14 Surprising Facts About The History Of The Internet | Panda Anku

The internet has been around for decades. Although we use it every day, there are some surprising facts about the history of the internet that most are unaware of. Here we list fourteen of the most surprising facts about the history of the internet.

1. Domain name registration was once free

Today, domain name registration costs around $10 to $20 per year, depending on various factors. Some valuable domains are even auctioned off for millions of dollars.

But in the past, domain name registration was completely free. However, in 1995 there was a $100 fee for two-year domain name registration, although it has now been significantly reduced.

2. The first spam email was sent in 1978

Despite strict e-mail filters, spam e-mails still slip through and end up in our inboxes. But email spam is nothing new. In fact, it dates back to 1978 when Gary Thuerk sent unsolicited emails to ARPANET users to sell them computers.

It’s worth noting that the word “spam” wasn’t used back then. Later in 1993, a USENET user jokingly coined the term “spamming”.


Since then, spam e-mails have been a constant nuisance, even with stricter controls. And if you too are fed up with spam emails, try using disposable email services for website registration.

3. Amazon was originally called Cadabra

It is well known that Amazon started out as a bookstore. But hardly anyone knows that the first name of today’s Amazone was Cadabra. This name was inspired by abracadabra, a magic spell.

However, Jeff Bezos changed the name to Amazon when his attorney felt it was too similar to the word “cadaver.” Bezos then chose Amazon as the new name because it began with A and represented the greatest flow.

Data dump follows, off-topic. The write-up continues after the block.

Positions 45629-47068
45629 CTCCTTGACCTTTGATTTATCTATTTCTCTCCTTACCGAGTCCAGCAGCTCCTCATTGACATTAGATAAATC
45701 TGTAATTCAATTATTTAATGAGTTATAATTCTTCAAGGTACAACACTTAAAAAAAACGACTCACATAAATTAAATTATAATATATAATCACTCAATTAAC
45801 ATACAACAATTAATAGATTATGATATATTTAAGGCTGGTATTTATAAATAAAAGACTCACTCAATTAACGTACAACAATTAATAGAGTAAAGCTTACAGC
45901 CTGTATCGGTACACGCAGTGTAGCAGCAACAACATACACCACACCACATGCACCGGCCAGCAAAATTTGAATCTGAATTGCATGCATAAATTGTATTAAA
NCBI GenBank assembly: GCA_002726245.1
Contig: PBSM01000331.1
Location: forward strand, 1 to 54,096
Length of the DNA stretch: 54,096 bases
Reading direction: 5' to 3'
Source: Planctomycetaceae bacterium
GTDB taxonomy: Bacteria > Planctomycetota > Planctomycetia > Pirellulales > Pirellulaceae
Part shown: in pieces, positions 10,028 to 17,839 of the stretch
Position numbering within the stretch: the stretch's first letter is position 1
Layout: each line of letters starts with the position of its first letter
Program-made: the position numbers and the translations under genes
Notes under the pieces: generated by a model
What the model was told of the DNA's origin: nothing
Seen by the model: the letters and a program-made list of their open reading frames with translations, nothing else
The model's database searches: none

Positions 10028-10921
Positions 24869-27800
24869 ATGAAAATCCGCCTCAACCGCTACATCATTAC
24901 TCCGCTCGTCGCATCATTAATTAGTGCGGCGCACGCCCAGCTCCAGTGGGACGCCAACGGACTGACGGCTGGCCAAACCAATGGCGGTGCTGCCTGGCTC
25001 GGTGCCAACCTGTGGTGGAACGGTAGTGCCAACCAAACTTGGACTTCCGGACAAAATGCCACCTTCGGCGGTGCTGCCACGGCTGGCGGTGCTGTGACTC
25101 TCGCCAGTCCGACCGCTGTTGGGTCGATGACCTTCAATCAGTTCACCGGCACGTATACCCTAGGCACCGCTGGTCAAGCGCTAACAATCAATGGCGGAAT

4. Facebook’s color is blue because…

Choosing the right color for your brand takes a lot of thought. But that wasn’t the case with Facebook. Being red-green color blind, Mark Zuckerberg chose blue for his idea as it is the most visible color to him.

5. Myspace lost all data uploaded before 2016

Myspace was the most popular social site before the current giants gained ground. It had a lot of early memories for millennials, including some silly ones. But while migrating servers, Myspace accidentally lost all the pictures, videos and songs saved before 2016.

6. Why email addresses contain the @ symbol

Thanks to its use in email addresses, @ has become a commonly used symbol today. However, it was not the same case then. In fact, @ was used in email addresses because it was one of the least used keyboard symbols.

When Ray Tomlinson invented today’s email in 1971, he wanted an icon that could separate the username and host without causing confusion. For all other symbols used in usernames, Ray chose @.

7. The first browser was WorldWideWeb

Berners-Lee, the founder of World Wide Wide, also developed the first browser called WorldWideWeb, later called Nexus. It acted as both a browser and an editor.


However, World Wide Web was not widely adopted, so most people only remember Mosaic and Netscape as the earliest browsers. And if you’re interested in browsers, here’s the history of Internet Explorer.

8. Meaning of CAPTCHA